A fly fishing float trip has one or two fishermen in the boat and one guide whose job it is to point out the likely spots where fish hang out, make sure the correct “flies” are being used and, of course, to row. The guide offers advice on casting techniques (often, in my case) and positions the boat according to the current and water conditions. It was in a fairly short 100-yard run when my fishing buddy and I each hooked up (he landed his, mine got off the barbless hook).
Two hits at the same time is exciting, providing the opportunity for a ‘double-up’ which rarely happens during a 12-mile, 8-hour float trip. So the guide rowed back upriver to take another pass at this run. On the second pass, I hooked up and my buddy missed his, so back on the oars and one more row upriver for a third pass. As we were going back up, another boat floated past us, not trying to catch anything in this spot when our guide said, “Don’t leave fish to find fish.” I, in the bow, turned around and said, “What was that?” He repeated, “Don’t leave fish to find fish. When we find a spot where the fish are stacked up like this, we keep fishing. Many people just take a single pass at them and move on.” Newsletter!
But we do it all the time; spending tens or hundreds of thousands of dollars on marketing and advertising looking for new customers when you already have hundreds, if not thousands of customers in your customer list to market to for relatively low cost who may not realize that they need a new piece of jewelry! The saying is that you need to replace around 10% of your customers each year, so you should be fishing in new waters, so-to-speak, for new ones. But is the effort paying off relative to the expense? And, more importantly, are your existing customers receiving as much effort and attention in your marketing plans?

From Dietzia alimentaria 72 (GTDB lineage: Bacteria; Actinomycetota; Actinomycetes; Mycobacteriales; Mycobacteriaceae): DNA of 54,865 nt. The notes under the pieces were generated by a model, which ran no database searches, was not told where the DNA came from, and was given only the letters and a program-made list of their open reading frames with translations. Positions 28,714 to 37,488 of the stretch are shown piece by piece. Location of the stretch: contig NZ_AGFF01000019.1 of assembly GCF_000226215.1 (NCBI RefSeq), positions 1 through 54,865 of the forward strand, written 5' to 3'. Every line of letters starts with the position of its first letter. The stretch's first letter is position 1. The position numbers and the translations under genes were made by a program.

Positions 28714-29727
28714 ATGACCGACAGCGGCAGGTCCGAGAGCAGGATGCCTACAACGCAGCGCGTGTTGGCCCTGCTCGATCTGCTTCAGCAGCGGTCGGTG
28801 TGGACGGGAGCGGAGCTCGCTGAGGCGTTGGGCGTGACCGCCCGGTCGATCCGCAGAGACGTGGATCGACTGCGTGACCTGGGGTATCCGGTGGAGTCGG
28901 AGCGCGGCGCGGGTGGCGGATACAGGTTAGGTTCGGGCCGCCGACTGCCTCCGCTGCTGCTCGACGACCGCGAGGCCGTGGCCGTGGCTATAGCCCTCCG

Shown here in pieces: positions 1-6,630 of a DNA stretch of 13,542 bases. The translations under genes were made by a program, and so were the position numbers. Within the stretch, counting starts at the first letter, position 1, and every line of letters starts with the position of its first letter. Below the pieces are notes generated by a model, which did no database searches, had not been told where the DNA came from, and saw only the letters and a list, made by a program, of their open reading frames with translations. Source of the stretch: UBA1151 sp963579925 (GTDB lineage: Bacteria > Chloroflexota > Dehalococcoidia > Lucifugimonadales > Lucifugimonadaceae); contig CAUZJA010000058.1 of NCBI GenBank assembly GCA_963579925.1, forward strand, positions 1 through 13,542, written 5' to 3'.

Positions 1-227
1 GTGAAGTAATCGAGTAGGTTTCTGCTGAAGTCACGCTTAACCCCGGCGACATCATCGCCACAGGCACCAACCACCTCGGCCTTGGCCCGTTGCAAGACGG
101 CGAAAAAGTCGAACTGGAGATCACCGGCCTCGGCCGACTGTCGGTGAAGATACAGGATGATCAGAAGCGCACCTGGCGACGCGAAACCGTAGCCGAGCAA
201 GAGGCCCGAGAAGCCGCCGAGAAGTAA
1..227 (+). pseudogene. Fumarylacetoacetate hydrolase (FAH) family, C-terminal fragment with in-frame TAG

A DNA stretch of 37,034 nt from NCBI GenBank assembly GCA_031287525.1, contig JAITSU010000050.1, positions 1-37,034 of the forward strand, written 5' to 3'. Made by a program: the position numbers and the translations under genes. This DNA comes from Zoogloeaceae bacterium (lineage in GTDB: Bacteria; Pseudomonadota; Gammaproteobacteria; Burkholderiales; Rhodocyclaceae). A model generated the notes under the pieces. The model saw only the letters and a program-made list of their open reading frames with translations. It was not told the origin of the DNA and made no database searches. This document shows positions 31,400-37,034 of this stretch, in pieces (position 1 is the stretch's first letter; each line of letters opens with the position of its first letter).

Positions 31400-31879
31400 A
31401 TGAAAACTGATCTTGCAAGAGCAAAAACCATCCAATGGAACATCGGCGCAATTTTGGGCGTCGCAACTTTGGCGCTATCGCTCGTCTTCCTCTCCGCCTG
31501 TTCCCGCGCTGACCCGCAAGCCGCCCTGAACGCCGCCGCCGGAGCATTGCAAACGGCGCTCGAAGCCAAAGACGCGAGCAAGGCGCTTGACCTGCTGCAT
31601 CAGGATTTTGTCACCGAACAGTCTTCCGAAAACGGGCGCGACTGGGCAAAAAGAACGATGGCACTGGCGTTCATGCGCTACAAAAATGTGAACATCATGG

You’ve done all of the hard work; built the store, stocked it, hired the people and sold something to someone… but then what? Balance to Buy™ clients should be aware of the export button that allows for a very quick selection by vendor and/or category, providing a list in Excel of those customers who purchased an item over any period of time that was selected. The list includes the customer, their email and phone, address and sales associate (or associates) that made those sales.
A short, focused list of existing customers to contact. It costs you some time to contact those people and makes the creative folks in your company come up with reasons to reach out to them, but they already know you, and more importantly, they’ve shopped with you already!
It has never been easier and less expensive to reach out to your existing customers. It’s never been easier to identify their buying preferences by brand, category and price points. Social media, text messages and emails are almost free to use. Like our fishing trip, you won’t always make a sale, but if you know where the fish are stacked up, don’t leave fish to find fish.